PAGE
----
Jordanes then mingled the Gothic popular traditions with classical sources about the Getae, and thus was able

 

 

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to view the Gothic kings as companions to Getic philosophers who were known from Greek literature. With this approach, Jordanes envisioned a high cultural niveau for his ancestors. But in «restoring» the alleged Getic past of the Goths, Jordanes made several chronological blunders, especially in his catalogue of learned Getae. Thus he fused a Zeuta who was alive in 424 B.C.E. with another who died in 383 B.C.E. into a putative Zeuta he pictured as a contemporary of Dicineus (whom Strabo places in the first century B.C.E.) and presents the two as predecessors of Zalmoxis, a learned Getic slave of Pythagoras. But that famous Greek philosopher belonged to a much earlier period, about 530 B.C.E. [42].

 

An assiduous reader, Jordanes picked up names from different sources without realizing just what they referred to. For instance, in his list of Greek colonies on the northern shores of the Black Sea, he equates Olbia, located on the Borysthenes River (i.e., the Dnieper), with a «Borysthenide» (§ 32), which simply did not exist [43]. The Dniester becomes two separate rivers, «Tyra, Danaster» (§ 30). The Olt, an important tributary of the Danube, is once called Aluta (§ 30) but reappers as flu[men] Tausis (§ 136) [44]. Jordanes's knowledge of the geography of the regions beyond the Mediterranean was not always accurate; his list of Greek colonies on the northern shores of the Black Sea included the Anatolian trading center of Trebizond (§ 32); he was probably misled by the existence of the Crimean mountain range with a similar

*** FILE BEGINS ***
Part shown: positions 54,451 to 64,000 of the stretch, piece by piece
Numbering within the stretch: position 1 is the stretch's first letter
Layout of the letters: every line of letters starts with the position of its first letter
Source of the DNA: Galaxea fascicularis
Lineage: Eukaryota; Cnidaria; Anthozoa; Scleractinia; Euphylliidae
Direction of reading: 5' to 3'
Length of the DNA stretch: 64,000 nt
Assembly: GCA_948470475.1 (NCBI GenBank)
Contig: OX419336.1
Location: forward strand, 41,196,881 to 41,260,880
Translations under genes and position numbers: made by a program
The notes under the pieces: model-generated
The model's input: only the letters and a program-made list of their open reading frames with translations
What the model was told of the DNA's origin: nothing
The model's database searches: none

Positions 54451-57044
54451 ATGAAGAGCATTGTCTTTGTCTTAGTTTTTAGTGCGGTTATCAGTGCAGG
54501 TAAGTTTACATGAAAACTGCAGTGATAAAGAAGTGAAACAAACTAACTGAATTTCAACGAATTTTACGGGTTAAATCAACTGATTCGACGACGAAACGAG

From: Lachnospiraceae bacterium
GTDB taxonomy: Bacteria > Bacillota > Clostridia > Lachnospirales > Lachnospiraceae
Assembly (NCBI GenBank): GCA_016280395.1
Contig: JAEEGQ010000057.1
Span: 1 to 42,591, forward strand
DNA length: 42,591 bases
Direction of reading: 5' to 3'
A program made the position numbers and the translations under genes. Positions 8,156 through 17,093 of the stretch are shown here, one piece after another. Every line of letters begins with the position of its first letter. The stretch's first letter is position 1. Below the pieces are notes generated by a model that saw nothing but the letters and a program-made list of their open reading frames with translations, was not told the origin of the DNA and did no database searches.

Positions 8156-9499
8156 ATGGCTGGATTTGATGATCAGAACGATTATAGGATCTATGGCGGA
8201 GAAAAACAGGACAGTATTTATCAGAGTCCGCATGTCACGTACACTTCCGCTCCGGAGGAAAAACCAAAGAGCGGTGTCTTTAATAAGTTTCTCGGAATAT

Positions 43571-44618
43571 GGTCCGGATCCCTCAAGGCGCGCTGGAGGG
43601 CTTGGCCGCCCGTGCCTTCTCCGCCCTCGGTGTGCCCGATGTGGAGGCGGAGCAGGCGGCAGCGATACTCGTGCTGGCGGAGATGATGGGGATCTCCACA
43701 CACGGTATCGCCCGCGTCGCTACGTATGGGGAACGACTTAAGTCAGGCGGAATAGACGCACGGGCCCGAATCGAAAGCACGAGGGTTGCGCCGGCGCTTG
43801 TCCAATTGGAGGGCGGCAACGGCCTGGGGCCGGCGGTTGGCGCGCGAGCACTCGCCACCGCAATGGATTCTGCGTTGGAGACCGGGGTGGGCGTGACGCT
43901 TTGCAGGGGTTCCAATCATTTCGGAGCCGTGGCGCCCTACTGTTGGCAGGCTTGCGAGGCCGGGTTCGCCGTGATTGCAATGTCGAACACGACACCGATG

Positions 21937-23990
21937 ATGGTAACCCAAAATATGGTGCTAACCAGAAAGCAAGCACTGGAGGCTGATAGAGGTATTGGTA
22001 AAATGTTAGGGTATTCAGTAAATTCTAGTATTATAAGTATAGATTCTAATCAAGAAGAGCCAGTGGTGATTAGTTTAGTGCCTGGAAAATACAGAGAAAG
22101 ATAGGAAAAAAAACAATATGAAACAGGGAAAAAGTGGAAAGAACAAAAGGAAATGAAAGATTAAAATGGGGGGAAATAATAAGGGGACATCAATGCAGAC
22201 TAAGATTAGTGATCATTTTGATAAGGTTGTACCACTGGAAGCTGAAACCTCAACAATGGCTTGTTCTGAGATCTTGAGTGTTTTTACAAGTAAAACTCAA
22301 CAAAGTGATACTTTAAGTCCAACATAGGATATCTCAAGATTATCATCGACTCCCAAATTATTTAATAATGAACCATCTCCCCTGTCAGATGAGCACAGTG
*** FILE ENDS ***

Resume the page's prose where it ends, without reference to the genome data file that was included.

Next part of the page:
(42) Herodotus, Historiae, IV.95.1-3. According to classical authors, Zalmoxis was the god of the Getae, not merely a human.

 

(43) See Henryk Łowmiański, «Scytia», Słownik starožytności słowiańskich, vol. 5, Warsaw 1975, p. 115. (This encyclopedia will henceforth be cited as SSS).

 

(44) Friedrich Westberg, Zur Wanderung der Langobarden (Zapiski Imp. Akademii Nauk, 8 ser., vol. 6 : 5; St. Peterburg 1904), p. 11; C. Diculescu, Die Gepiden, Leipzig 1922, p. 73.

 

 

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name [45]. It is clear that Jordanes must have misinterpreted his written sources. For instance, the «Chorography» of Pomponius Mela (fl. 44 C.E.) contains the river name Hypanis (Boh, Southern Bug) and the tribal name Callipidi [46]; Jordanes records both as names of alleged Black Sea cities (§§ 32, 46).

 

Jordanes was inconsistent even in dealing with the names for the Danube. Although he was clearly aware that the names Ister and Danubius referred to one river (§§ 32, 75, 114), he still uses Ister in its original Thracian sense, i.e., to designate the Danube from the confluence of the Sava and Tisza to the Black Sea (§§ 30, 33). Not uncommonly Jordanes, compiling information from different sources, places names side by side and sometimes uses several variants of the same name interchangeably, e.g., Vistula and Viscla; Mursianus lacus and Morsianus stagnus; Alani, Halani and Spali [47]; Sadagarii and Sadagis; Araxes and Abraxes, and the like.